Short-term mission trips have encountered criticism, but they have the potential to positively impact both the mission and the participant.
By D. Scott Hildreth
Summer is coming, and for most churches, this season brings youth camps, Vacation Bible School, and lower Sunday attendance. Increasingly, summer is also the season for mission trips. The last couple of years have severely affected our ability to travel, which has led to a decline in these trips. But this year, as things are more open, many churches are planning to go.
But short-term mission trips have encountered significant criticism including:
1. Poor stewardship
Mission trips are expensive. Sometimes, churches spend more on a one-week experience than the annual support for a missionary family or national pastor. This isn’t a reason not to go. However, we should keep this in mind as we evaluate the trip. Are we using God’s resources well?
2. Poor missiology
The missionary mandate is to make disciples of all nations (Matthew 28:19). Short-term mission trips may be part of this task, but they cannot fully accomplish it. We must remember that our short-term trips must be done with a long-term strategy.“Short-term mission trips may be part of the Great Commission, but they cannot fully accomplish it. Our short-term trips must be done with a long-term strategy.” — @dshildreth Click To Tweet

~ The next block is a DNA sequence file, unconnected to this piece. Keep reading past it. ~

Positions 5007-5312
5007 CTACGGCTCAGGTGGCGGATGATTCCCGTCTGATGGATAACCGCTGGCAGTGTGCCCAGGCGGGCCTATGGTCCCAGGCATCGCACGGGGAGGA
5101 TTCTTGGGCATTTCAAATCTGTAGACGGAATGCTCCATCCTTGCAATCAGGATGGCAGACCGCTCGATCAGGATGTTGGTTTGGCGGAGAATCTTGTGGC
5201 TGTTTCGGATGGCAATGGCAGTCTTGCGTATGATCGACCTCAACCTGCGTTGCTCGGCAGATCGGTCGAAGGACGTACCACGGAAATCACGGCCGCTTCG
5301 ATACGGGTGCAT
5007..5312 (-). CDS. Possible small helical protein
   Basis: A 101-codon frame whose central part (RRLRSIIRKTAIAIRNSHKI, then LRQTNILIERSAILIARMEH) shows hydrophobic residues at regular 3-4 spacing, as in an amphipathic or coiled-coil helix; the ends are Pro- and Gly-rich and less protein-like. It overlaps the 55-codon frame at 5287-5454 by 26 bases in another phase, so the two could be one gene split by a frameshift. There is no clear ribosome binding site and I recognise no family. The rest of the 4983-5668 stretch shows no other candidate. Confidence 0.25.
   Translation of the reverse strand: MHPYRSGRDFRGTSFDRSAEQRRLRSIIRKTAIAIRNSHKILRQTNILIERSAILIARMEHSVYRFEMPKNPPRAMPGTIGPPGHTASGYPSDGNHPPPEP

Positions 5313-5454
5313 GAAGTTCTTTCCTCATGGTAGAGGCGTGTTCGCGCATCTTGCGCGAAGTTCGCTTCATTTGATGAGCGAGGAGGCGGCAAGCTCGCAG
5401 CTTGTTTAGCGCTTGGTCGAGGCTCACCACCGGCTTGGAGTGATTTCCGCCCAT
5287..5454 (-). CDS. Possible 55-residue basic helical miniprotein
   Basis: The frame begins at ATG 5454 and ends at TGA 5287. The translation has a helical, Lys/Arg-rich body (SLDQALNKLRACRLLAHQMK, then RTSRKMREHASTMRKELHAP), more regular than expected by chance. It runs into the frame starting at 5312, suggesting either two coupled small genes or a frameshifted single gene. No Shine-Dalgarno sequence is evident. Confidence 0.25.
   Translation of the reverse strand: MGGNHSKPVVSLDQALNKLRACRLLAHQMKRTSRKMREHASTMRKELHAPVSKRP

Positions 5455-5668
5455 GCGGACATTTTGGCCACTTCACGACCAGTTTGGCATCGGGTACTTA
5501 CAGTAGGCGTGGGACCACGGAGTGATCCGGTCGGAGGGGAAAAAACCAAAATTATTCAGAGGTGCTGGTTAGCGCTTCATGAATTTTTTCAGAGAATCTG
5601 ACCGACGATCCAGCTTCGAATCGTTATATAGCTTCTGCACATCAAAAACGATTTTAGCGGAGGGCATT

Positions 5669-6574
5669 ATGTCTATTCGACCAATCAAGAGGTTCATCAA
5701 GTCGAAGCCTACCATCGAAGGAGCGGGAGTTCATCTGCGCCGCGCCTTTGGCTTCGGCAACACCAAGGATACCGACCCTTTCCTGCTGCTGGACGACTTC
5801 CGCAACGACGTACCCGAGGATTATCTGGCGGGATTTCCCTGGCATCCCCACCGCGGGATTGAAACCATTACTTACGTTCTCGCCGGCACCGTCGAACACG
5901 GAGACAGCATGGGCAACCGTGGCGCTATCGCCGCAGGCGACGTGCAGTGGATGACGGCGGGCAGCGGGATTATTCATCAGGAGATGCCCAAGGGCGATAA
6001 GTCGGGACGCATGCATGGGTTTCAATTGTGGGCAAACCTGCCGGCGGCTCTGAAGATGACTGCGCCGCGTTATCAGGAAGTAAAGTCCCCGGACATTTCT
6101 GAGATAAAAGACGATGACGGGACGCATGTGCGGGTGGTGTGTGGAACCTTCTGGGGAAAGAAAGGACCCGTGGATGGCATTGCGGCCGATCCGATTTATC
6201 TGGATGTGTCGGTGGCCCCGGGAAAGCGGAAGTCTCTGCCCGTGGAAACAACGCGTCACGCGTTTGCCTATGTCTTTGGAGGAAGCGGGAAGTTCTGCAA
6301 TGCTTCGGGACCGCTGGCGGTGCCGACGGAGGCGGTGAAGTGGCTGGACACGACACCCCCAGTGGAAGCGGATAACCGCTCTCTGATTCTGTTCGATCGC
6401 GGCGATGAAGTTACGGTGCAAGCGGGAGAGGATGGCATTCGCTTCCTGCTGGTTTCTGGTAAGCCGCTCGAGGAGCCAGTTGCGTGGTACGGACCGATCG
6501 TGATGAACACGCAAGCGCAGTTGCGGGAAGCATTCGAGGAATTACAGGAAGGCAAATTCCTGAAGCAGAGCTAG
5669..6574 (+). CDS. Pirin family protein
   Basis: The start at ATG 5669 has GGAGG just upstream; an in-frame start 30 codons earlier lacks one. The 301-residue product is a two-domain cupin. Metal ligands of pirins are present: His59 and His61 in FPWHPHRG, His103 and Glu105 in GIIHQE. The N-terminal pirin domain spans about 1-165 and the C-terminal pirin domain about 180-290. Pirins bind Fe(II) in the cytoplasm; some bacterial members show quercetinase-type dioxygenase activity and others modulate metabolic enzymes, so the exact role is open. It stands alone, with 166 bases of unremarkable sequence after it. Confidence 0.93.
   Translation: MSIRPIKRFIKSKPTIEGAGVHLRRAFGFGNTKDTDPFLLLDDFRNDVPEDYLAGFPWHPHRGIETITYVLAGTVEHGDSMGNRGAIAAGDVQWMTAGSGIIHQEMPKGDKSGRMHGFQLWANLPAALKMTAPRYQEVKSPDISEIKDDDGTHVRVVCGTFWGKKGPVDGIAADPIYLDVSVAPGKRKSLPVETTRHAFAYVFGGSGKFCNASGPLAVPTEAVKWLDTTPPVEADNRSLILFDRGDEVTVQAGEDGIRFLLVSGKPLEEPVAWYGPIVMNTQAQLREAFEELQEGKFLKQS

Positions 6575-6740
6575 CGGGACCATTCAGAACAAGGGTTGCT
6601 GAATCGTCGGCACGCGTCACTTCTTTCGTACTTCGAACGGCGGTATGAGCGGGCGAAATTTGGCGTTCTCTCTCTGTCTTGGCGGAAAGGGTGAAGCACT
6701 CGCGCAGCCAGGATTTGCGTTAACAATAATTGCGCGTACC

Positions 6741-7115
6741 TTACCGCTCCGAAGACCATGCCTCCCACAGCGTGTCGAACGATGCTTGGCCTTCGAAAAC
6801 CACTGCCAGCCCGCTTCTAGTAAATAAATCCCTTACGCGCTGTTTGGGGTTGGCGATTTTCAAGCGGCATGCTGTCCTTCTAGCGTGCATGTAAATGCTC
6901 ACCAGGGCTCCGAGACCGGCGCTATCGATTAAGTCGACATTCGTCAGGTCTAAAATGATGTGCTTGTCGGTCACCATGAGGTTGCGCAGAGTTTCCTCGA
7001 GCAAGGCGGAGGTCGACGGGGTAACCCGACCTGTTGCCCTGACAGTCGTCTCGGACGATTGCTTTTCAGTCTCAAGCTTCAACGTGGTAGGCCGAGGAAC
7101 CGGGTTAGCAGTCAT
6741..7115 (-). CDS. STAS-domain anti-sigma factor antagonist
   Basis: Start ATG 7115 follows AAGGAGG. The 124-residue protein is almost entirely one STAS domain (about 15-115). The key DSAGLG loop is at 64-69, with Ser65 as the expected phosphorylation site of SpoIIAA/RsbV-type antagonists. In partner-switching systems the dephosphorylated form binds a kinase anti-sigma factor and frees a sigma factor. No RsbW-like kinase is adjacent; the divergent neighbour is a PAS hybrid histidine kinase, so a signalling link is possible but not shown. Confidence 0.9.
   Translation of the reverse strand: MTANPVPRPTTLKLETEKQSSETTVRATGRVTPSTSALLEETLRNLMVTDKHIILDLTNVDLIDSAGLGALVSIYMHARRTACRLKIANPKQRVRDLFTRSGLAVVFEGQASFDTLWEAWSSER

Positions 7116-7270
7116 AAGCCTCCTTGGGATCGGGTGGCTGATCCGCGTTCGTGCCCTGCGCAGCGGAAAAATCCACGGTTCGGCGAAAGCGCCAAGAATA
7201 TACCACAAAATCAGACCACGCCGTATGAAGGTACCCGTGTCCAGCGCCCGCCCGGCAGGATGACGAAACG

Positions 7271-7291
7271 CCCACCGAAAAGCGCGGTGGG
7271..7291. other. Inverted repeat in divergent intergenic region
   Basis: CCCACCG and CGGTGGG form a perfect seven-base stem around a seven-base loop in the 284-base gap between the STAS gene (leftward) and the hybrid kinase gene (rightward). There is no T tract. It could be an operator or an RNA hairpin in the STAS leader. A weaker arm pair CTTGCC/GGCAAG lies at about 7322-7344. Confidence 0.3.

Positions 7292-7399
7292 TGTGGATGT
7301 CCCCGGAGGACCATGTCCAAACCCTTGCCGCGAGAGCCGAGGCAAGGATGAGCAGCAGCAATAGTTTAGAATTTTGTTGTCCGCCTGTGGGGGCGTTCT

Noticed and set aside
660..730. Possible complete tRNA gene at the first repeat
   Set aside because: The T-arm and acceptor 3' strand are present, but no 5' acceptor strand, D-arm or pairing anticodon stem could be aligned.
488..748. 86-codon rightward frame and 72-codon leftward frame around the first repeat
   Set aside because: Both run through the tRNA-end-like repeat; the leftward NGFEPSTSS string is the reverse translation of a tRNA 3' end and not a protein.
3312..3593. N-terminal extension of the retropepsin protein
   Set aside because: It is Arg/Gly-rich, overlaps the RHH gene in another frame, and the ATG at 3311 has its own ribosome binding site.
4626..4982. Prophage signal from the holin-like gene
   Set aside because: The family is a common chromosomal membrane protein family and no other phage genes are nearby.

3. Poor cultural adaptation
Perhaps the greatest benefit of a short-term mission trip is the way it expands our view of the world and God’s work among the nations. But far too many short-term missionaries simply try to export their own cultural experiences and refuse to believe that God’s work in different places may look different. Rather than building bridges, we build walls and undermine partnerships.
The potential of short-term mission trips
On the other hand, short-term mission trips have the potential to play a much more positive role in both the mission and the life of the participant. The International Mission Board (IMB) tells us the vast majority of missionary candidates point to a short-term trip as a significant moment in their call to the nations.
The question we need to ask is, what can we do to make the most of short-term mission trips? Let’s consider two significant issues and suggestions for addressing these so that your mission trips this season will accomplish much for Jesus.
Short-term mission trips and American consumerism
First, let’s look at one of the biggest problems we face from within our own church culture … mission trips feeding into American consumerism. We all battle the temptation to view mission trips as Christian vacations. This feeds one of the more problematic elements of our American culture—being consumers rather than servants.
David Livingston famously said, “God had an only Son and He made Him a missionary.” When Jesus described His work in the world, He said He came to serve, not to be served (Matthew 20:28).“Build deep partnerships with the mission field. Don’t look for a new place and new people each year.” — @dshildreth Click To Tweet